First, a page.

AbstractThis project concerns the development of electrical impedance tomography towards the production of complex impedance images. The prime intention was to investigate the feasibility of developing suitable instrumentation; but not clinical applications. It was aimed to develop techniques for the performance evaluation of data collection systems.
To achieve this it was necessary to design and develop a multi· current source type impedance tomography system, to act as a platform for the current study and for future work. The system developed is capable of producing conductivity and permittivity images. It employs microprocessor based data collection electronics, providing portability between a range of possible host computers.
The development of the system included a study of constant amplitude current source circuits leading to the design and employment of a novel circuit. In order to aid system testing, a surface mount technology resistor-mesh test object was produced. This has been adopted by the EEC Concerted Action on Impedance Tomography (CAIT) programme as the first standard test object. A computer model of the phantom was produced using the industry standard ASTEC3 circuit simulation package. This development allows the theoretical performance of any system topology, at any level of detail, to be established.
The imaging system has been used to produce images from test objects, as well as forearm and lung images on humans. Whilst the conductivity images produced were good, the permittivity in-vivo images were noisy, despite good permittivity images from test objects.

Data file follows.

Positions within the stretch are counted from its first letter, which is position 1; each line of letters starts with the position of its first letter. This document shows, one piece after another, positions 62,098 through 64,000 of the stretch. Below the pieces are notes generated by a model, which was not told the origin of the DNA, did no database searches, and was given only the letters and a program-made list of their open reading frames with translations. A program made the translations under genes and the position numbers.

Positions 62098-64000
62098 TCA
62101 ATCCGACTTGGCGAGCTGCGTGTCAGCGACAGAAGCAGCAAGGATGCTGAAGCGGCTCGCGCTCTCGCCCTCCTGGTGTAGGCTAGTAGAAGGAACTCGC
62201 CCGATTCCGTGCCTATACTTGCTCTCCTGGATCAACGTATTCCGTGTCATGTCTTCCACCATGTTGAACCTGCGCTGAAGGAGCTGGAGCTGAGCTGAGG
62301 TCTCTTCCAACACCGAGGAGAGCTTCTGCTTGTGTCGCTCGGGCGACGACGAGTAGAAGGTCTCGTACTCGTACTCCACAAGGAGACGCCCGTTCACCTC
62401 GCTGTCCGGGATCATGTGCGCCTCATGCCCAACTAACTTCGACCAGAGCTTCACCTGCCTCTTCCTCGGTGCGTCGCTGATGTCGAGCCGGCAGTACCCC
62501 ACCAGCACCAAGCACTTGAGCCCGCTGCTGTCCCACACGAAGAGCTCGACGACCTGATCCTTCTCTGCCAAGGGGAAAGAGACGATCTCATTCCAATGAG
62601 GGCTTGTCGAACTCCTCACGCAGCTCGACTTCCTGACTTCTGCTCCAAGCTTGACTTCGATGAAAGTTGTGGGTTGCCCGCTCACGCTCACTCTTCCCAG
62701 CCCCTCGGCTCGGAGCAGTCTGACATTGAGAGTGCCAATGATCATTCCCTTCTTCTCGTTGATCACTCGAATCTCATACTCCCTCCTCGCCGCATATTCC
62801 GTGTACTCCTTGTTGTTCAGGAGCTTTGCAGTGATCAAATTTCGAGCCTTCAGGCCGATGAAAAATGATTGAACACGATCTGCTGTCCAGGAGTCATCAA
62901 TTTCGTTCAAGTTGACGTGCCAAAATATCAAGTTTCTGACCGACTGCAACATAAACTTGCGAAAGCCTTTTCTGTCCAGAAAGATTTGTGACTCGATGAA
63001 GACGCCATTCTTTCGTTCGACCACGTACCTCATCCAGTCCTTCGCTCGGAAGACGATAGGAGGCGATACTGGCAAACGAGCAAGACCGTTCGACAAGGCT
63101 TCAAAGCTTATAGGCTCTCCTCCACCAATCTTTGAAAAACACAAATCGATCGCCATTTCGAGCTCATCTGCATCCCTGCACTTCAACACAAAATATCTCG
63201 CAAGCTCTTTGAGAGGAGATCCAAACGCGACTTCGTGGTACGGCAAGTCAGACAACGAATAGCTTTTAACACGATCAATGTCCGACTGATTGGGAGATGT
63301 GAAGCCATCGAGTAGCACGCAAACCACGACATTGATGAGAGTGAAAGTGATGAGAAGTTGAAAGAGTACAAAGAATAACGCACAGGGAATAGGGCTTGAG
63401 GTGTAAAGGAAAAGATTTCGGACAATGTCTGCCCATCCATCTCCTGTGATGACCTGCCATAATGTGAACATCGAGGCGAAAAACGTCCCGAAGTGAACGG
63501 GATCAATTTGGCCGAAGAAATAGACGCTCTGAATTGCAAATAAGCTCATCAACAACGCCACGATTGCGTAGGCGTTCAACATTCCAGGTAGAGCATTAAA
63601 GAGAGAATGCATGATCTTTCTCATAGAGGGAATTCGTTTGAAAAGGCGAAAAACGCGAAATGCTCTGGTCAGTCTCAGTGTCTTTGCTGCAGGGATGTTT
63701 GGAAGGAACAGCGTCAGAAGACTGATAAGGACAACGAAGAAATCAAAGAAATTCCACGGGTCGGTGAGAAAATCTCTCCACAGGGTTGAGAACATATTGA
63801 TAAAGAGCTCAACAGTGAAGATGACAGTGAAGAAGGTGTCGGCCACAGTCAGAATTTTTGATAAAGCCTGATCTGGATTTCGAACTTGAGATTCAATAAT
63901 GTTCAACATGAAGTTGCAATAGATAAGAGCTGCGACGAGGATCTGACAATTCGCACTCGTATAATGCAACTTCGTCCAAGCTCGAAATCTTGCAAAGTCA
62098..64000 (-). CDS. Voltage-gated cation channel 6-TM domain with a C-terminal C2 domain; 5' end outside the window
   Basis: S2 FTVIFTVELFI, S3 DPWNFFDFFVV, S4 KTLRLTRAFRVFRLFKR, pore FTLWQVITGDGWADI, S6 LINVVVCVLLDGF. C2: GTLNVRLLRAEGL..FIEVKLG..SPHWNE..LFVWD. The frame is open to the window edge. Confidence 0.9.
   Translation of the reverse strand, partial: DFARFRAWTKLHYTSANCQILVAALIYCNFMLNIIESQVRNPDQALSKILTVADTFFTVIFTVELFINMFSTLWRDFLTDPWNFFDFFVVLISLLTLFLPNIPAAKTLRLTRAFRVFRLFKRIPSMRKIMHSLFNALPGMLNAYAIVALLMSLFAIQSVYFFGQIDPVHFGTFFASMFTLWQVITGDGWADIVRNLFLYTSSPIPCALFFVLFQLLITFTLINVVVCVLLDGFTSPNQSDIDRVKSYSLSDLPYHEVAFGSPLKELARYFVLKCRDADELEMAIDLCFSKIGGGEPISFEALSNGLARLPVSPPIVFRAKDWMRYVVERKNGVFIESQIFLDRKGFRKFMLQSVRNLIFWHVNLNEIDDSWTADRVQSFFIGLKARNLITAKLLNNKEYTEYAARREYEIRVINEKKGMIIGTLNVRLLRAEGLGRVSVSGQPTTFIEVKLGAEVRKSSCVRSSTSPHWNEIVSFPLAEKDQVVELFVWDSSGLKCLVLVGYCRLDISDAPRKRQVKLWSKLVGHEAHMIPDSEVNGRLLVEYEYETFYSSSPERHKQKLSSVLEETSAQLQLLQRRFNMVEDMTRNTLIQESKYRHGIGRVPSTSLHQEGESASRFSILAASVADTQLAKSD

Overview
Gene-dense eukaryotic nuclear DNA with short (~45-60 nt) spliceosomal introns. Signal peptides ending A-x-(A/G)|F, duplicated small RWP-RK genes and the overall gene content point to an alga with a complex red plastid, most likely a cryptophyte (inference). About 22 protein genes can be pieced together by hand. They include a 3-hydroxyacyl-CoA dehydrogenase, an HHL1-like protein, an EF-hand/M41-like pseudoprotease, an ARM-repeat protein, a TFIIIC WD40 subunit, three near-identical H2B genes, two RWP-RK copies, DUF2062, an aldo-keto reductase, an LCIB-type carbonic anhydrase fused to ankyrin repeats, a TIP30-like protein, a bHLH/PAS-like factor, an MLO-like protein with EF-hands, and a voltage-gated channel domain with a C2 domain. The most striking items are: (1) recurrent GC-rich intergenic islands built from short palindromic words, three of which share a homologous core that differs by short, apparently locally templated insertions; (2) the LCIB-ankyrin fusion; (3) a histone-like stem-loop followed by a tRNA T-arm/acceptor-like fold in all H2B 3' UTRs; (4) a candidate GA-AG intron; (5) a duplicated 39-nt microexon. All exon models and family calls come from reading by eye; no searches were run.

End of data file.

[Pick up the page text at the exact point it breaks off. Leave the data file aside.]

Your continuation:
A study of the relative merits of multiple and single stimulus type systems was carried out as a result of the discrepancies in the in-vivo and test object images. This study involved a comparison of the author's system with that of Griffiths at the University Hospital of Wales. The results showed that the multi current source type system, whilst able to reduce stray capacitance, creates other more significant errors due to circuit matching; future development in semiconductor device technology may help to overcome this difficulty. It was identified that contact impedances together with the effective capacitance between the measurement electrode pairs in four-electrode systems reduces the measurability of changes in phase. A number of benchmarking indices were developed and implemented, both for system characterisation and for practical/theoretical design comparisons.
|Date of Award||Aug 1991|